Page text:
S.O.S.!: ABBA member Bjorn says new album may be group’s last recording
STOCKHOLM — Swedish supergroup ABBA released their first studio album in 40 years on Friday, but fans hoping for more music in the future will be disappointed to hear this might be the last new venture by one of the biggest-selling bands of all time.
“I think the other three will say ‘this was the last time,'” Bjorn Ulvaeus, one half of the band’s songwriting duo who, with Benny Andersson, was responsible for mega-hits like “Dancing Queen,” “Waterloo” and “Money, Money, Money,” said. “I’m not saying never. There is always some open door somewhere. I hate to say this is it… I’m just saying I don’t think we will record any more.”
Formed by two married couples in 1972, ABBA have sold more than 385 million albums since their first hit “Waterloo,” topping the charts across the world until their break-up in the early 1980s.
ABBA Gold, a compilation of greatest hits originally released in 1992, recently passed its 1000th week on the United Kingdom Album Chart.
“Voyage” is the first album with fresh songs since “The Visitors” in 1981, released just before the band split and coinciding with the break-up of Bjorn’s marriage to singer Agnetha Faltskog and Benny’s to Anni-Frid Lyngstad.
Rumors swirled for years that ABBA would get back together to perform. But the members turned down many offers, including one reported $1 billion package to tour again.
“In that case, it was for health reasons… for reasons beyond money, just for well-being,” Ulvaeus told Reuters in an interview prior to the release of “Voyage.” “To do a circus like that would take years out of our lives, just because of the stress. We were comfortably well-off at that time, we didn’t need it.”
The new album was born from a project to launch a new ABBA concert show, also called Voyage, featuring digital representations of the four band members created by motion-capture technology.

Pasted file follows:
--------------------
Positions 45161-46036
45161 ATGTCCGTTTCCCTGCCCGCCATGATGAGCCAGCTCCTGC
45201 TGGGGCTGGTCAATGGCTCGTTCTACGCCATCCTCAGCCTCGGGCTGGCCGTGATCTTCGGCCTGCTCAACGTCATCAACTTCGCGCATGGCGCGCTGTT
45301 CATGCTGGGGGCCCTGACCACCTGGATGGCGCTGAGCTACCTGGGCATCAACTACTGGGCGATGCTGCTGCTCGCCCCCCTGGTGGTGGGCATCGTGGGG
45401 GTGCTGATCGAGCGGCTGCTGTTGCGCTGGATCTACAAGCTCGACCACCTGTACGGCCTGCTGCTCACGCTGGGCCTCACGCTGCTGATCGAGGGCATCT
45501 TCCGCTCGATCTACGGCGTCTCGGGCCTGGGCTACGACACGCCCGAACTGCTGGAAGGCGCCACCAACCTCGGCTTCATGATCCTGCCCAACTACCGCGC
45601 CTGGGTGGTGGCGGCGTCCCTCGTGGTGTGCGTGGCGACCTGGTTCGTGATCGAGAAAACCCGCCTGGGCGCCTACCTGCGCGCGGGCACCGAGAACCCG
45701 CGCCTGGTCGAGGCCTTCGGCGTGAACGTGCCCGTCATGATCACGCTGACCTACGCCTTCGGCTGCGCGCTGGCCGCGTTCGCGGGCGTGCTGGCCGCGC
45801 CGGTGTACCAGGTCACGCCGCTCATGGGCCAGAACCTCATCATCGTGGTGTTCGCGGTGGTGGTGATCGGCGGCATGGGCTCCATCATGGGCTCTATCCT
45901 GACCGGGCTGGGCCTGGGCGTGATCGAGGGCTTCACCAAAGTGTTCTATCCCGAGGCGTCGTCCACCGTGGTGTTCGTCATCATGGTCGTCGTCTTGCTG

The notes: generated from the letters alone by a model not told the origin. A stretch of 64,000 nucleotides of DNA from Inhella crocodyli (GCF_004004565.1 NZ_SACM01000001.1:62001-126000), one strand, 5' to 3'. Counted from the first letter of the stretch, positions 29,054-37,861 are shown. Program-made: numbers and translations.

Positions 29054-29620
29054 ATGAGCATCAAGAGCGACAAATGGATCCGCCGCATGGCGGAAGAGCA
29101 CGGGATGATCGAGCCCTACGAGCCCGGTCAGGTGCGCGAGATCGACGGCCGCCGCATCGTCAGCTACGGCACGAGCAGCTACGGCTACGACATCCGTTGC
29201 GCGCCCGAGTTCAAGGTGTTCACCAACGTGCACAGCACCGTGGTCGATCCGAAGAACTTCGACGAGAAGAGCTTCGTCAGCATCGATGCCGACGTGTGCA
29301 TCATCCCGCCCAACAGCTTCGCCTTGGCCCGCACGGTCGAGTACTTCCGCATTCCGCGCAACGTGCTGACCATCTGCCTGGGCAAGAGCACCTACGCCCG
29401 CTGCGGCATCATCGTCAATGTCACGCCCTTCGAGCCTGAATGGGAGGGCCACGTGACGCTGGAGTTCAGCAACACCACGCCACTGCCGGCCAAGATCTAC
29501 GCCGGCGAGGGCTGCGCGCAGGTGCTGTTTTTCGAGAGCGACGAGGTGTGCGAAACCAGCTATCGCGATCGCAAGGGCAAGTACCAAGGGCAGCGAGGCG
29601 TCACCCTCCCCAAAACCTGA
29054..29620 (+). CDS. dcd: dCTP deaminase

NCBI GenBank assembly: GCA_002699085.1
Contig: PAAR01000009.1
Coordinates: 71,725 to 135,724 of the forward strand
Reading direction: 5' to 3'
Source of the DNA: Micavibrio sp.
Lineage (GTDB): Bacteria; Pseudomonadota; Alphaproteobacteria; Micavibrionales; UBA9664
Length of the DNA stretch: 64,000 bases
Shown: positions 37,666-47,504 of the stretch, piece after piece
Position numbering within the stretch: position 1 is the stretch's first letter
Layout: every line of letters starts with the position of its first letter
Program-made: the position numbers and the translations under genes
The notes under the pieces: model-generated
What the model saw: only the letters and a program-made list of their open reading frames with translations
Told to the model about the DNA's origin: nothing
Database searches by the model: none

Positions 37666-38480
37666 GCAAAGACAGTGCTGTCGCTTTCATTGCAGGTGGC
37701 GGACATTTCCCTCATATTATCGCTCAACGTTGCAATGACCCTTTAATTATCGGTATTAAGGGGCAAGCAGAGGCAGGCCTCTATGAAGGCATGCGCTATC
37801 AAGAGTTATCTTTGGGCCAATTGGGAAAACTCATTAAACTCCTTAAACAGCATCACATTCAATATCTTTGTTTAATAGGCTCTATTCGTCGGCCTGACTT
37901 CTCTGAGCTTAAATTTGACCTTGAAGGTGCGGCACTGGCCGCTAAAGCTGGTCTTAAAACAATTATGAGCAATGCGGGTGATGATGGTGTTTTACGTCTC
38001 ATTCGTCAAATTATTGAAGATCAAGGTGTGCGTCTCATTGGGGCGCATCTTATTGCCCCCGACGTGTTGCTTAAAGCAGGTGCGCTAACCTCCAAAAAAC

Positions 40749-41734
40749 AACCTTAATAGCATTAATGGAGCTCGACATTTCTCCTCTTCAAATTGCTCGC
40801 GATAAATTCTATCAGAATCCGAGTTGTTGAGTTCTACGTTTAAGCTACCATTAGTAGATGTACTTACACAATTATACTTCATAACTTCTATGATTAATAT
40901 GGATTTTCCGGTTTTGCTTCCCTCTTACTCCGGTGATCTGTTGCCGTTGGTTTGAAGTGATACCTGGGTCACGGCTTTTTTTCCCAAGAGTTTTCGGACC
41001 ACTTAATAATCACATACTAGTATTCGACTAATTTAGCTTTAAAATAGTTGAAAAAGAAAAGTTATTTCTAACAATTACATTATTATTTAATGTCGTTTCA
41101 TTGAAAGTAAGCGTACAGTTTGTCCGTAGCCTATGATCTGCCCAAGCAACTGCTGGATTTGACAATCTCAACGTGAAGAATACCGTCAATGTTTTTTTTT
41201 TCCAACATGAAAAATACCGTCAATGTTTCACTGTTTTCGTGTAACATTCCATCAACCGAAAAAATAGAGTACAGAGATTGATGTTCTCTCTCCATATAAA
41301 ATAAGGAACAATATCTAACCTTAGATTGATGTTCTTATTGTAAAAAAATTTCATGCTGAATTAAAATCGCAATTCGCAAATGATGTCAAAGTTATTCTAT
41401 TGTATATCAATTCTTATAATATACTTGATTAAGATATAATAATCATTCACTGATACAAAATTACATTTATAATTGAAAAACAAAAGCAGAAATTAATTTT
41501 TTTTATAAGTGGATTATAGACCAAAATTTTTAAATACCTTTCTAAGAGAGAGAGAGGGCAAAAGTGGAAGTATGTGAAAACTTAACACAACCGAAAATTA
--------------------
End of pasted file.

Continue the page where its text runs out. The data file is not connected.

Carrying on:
“It was the avatars that made it. It was kind of a natural thing to do to give these people something new to sing,” Ulvaeus said.
“So we recorded 3 [to] 4 songs and then we thought why not record a couple more? And suddenly we had, you know, an album on the horizon.”
“Voyage” contains 10 songs, all previously unpublished material apart from “Just a Notion,” which was first recorded in 1978.
Ulvaeus said he and Benny had not tried to bring the music up to date and that the album would probably appeal mostly to old ABBA fans.
“You can certainly feel that it’s 40 years on. I think there is a depth in the voices, and the music, and the lyrics,” he said. “There is an element of something that comes with age, I think, in the whole album. Not that it sounds like four, tired geriatrics. There is a lot of energy in it.”
The band has not lost it’s golden touch with the two new comeback singles released so far — “Don’t Shut Me Down” and “I Still Have Faith in You” — top 10 hits on the European digital charts, according to Billboard Media.
And the secret of songwriting success?
“It’s just a matter of writing a good enough melody and a good enough lyric,” Ulvaeus said. “It’s not easy, but it’s simple. Whether it works or not, it’s up to the audience. We have done our best as we are now.”
From May next year, fans will be able to catch the four ABBA-tars, accompanied by a live band, singing a selection of old hits and songs from the new album at a purpose-built ABBA Arena in London’s Queen Elizabeth Olympic Park.
While the digital show could run and run, ABBA themselves, all now in their 70s, may call it a day.
“What we would like to leave with is a good album, some new, good music. I hope that’s what we leave with,” Ulvaeus said. “The avatars are taking over now.” JB